The INMO general secretary said the Irish Prison Service is an example the health service should follow, stating that a “very tight regime of testing and tracing” of prison officers ensured there was no cases.

On the issue of childcare, the committee was told that two-thirds of nurses are using annual leave to care for their children.

The committee members were told that when creches reopen, frontline workers should get preferential treatment.

Ní Sheaghdha said preferential treatment should be given to nurses and midwives in order for them to continue working in the health service.

Childcare facilities will start to re-open under Phase Three of the government’s roadmap for exiting lockdown, expected to begin next Monday. 

However, due to the guidelines there are concerns about a number of facilities not being able to reopen, and those that do, the numbers of children attending might be restricted.

Ní Sheaghdha said many healthcare workers or their partners had to take annual leave. Others had to move relatives into their home in order for their children to be cared for while they went to work.

“Some moved their children to the homes of relatives and didn’t see their children for eight weeks,” she said, stating that the sacrifice made by healthcare workers cannot be matched by anyone else in the civil service.

Other countries in the EU and also the UK put systems in place to ensure that nurses could get to work during the public health crisis.

The committee was also told that there is still no plan should a second wave hit, with TDs being told today that “we are going to end up in the same position again”.

Earlier this evening, Donnelly said that there needs to be a detailed investigation into the rate of infection among healthcare workers. 

“There is a commitment from party leaders to conduct a review of how Ireland dealt with the Covid-19 pandemic and I believe the claims we heard today, that Ireland has the highest rate of Covid-19 infection in heathcare workers, must be given one of the highest priorities in this review,” he said in a statement.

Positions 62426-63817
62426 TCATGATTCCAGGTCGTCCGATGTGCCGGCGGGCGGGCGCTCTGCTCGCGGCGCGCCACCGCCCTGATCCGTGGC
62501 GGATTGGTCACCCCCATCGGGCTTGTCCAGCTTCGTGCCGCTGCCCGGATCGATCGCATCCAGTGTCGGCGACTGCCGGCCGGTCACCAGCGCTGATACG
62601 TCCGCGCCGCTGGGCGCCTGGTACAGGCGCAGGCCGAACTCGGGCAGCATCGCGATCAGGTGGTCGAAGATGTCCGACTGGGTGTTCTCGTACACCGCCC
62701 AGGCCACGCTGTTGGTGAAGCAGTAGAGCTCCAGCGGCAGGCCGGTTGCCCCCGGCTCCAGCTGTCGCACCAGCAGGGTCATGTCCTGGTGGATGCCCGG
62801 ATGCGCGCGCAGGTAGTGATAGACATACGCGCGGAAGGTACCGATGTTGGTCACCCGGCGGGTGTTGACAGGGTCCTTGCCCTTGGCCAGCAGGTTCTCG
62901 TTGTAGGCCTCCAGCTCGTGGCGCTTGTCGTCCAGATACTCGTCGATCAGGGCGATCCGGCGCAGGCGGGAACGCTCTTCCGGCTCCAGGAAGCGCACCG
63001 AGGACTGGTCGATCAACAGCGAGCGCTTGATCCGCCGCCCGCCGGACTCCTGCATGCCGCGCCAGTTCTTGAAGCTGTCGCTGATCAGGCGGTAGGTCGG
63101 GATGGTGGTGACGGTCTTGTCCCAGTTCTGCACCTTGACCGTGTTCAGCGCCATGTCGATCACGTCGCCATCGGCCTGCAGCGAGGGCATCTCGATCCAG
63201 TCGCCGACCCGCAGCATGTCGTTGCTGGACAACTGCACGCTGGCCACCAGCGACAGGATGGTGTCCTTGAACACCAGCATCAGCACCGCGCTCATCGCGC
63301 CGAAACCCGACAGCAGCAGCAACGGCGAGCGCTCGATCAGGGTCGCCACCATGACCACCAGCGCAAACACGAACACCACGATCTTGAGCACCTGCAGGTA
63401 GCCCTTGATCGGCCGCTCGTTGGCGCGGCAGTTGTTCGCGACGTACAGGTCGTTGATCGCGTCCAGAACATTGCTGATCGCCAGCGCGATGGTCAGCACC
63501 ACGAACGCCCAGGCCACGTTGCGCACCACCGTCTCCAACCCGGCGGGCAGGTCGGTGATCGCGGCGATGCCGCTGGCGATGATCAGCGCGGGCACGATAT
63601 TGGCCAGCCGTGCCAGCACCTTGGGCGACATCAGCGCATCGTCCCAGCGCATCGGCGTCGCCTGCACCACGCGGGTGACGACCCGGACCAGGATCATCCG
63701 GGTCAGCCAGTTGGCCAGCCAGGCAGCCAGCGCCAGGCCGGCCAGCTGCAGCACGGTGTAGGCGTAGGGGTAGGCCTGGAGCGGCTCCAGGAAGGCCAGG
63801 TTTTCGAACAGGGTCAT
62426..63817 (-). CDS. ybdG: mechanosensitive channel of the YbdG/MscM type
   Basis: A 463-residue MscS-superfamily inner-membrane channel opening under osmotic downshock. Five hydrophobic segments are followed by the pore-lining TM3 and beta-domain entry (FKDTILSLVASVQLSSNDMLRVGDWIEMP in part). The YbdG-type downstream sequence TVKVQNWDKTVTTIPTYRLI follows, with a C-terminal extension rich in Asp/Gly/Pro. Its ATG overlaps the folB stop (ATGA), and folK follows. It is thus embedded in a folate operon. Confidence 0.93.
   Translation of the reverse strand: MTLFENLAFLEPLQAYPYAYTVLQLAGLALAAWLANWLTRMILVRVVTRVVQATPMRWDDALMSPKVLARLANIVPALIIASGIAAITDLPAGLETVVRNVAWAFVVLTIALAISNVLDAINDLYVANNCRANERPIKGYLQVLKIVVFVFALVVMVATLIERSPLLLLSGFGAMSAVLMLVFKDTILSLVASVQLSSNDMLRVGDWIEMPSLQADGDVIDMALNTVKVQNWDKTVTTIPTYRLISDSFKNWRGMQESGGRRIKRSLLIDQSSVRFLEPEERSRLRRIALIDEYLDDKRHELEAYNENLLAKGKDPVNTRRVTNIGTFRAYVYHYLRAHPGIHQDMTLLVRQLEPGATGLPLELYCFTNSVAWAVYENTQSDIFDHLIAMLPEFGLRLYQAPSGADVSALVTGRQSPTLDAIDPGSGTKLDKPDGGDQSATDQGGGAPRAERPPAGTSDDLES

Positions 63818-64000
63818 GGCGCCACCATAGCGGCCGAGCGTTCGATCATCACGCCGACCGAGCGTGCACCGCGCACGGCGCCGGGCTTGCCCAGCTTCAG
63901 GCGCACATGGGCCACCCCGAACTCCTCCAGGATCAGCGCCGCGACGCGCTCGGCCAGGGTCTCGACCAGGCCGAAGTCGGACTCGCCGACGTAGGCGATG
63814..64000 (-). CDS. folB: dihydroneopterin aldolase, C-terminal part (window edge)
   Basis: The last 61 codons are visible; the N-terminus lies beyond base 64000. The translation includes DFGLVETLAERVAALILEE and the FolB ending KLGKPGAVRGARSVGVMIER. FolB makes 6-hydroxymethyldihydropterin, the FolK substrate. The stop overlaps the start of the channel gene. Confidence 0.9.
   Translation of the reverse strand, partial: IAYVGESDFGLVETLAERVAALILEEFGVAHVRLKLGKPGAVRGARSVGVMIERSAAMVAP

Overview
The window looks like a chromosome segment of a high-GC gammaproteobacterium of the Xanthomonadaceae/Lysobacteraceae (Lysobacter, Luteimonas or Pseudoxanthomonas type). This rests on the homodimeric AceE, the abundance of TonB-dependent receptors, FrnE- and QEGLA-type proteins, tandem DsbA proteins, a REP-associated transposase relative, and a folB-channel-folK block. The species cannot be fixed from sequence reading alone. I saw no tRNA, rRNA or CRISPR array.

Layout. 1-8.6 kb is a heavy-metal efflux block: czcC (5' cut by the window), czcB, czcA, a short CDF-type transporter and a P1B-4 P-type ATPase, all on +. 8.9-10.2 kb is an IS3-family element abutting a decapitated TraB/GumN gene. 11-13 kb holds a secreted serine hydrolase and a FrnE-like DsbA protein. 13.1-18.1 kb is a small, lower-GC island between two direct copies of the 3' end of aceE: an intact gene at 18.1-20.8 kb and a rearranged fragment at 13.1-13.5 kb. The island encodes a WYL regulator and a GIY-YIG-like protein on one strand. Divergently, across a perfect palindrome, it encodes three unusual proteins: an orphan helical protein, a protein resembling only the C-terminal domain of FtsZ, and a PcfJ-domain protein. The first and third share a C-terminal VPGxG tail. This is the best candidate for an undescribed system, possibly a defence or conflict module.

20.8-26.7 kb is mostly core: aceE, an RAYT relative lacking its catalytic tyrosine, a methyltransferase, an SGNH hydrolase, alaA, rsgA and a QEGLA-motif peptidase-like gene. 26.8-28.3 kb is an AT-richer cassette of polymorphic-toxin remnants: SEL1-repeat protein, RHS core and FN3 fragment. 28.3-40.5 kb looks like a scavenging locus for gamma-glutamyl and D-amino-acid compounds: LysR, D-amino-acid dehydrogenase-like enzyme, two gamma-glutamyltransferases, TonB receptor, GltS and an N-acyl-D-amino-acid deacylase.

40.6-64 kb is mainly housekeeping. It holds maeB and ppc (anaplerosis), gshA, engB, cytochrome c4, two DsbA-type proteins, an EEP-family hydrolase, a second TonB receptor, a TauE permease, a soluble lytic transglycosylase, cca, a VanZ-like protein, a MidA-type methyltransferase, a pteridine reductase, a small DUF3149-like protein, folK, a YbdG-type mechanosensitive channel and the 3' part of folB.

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Donnelly, whose party could seen end up in government alongside Fine Gael and the Green Party, said that a “detailed investigation is needed to firstly find out how this was able to happen and secondly to ensure that if another surge occurs, all healthcare workers, are protected”. 

‘Not accurate’

However, this evening Taoiseach Leo Varadkar cast doubt on the figures provided by the INMO. In an interview with RTÉ One’s Prime Time programme, he said that the figures provided by Ní Sheaghdha were “not accurate”.

“I think she suggested that 60% of her coworkers are still sick with Covid-19. That’s not the case, the HPSC [Health Protection Surveillance Centre] says 90% have recovered,” Varadkar said. 

Also citing HPSC data, Varadkar said that Ireland had 8,000 positive cases out of a healthcare workforce of 250,000. “That’s between 3% and 4% positivity rate,” Varadkar said. 

“They’re saying that that was wrong,” he said. “Leaving statistics aside for a second, what is indisputable is that there are 8,000 health care workers that did contract Covid, and the vast majority of whom did so at work. So we need to make sure that they’re properly protected,” he said. 

With reporting from Dominic McGrath